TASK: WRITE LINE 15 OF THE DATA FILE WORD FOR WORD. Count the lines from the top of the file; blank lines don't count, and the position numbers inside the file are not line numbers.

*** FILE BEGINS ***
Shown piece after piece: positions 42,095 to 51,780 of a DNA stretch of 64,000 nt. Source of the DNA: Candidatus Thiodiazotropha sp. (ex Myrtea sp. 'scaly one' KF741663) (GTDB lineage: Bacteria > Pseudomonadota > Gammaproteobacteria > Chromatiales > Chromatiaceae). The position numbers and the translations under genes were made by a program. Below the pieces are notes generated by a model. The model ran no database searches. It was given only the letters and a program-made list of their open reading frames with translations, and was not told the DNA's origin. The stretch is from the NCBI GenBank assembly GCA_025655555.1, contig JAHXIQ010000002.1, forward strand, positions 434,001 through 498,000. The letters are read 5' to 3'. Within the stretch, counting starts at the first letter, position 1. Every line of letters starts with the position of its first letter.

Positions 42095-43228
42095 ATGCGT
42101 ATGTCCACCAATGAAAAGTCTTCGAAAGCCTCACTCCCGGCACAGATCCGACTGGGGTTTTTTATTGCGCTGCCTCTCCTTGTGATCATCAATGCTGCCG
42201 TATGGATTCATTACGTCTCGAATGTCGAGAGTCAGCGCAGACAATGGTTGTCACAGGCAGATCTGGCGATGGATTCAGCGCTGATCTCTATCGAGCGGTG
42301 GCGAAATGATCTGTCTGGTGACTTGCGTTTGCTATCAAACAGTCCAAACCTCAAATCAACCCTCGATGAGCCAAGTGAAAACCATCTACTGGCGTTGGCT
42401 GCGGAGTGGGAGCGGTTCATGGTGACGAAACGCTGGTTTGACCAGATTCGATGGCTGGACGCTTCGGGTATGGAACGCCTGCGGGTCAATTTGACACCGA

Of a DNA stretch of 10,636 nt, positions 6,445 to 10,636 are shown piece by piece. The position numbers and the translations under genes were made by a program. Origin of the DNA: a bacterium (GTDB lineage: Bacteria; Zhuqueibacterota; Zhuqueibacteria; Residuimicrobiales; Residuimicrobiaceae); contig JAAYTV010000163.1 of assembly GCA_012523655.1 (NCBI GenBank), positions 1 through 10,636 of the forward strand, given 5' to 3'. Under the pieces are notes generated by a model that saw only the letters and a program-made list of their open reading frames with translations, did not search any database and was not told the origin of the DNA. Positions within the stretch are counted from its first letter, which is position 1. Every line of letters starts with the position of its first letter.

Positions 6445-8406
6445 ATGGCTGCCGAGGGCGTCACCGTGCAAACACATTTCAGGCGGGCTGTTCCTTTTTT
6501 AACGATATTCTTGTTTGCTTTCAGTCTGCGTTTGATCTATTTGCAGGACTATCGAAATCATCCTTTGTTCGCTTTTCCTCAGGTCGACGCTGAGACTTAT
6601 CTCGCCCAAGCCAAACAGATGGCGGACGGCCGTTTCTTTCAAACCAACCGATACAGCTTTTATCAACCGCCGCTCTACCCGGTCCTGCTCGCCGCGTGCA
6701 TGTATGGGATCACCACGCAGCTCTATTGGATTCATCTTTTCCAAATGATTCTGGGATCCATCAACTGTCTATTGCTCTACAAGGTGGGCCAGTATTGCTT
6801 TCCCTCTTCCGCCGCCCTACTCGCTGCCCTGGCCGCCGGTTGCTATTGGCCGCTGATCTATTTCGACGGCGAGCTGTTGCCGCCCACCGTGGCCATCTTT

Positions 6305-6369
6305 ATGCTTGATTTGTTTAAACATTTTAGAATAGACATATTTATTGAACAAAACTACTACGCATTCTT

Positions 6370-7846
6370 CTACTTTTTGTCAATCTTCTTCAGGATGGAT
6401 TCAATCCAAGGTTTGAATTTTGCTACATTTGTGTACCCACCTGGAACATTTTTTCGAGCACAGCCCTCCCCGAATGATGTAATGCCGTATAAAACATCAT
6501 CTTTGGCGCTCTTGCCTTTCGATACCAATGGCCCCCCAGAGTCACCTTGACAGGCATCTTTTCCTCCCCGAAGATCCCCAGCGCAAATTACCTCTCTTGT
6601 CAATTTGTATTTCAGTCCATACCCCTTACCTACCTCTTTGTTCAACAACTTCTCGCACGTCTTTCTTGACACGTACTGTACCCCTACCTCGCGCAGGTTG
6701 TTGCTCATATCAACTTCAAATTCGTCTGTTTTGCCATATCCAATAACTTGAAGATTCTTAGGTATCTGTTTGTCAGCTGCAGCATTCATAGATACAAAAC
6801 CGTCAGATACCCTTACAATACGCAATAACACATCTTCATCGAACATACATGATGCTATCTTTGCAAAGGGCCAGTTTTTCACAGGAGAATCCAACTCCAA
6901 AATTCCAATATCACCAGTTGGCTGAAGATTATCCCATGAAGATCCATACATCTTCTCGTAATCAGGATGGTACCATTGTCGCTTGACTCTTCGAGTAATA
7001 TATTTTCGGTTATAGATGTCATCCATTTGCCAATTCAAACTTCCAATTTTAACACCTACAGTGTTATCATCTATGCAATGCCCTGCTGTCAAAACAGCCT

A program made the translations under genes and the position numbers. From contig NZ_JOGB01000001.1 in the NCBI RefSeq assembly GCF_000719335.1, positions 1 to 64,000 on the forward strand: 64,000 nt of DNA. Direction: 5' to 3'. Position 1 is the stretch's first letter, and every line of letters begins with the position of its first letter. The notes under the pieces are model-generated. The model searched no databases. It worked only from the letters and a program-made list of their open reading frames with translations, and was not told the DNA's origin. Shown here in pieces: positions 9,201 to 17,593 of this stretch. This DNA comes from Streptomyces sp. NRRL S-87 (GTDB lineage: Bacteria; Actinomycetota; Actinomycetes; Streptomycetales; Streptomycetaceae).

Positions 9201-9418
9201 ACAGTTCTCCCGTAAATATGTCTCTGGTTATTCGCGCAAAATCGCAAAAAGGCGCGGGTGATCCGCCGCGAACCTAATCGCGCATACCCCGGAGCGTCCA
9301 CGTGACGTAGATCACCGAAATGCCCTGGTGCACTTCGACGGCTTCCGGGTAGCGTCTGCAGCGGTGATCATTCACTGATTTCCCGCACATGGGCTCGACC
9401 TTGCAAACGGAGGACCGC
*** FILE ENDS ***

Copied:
Positions 6305-6369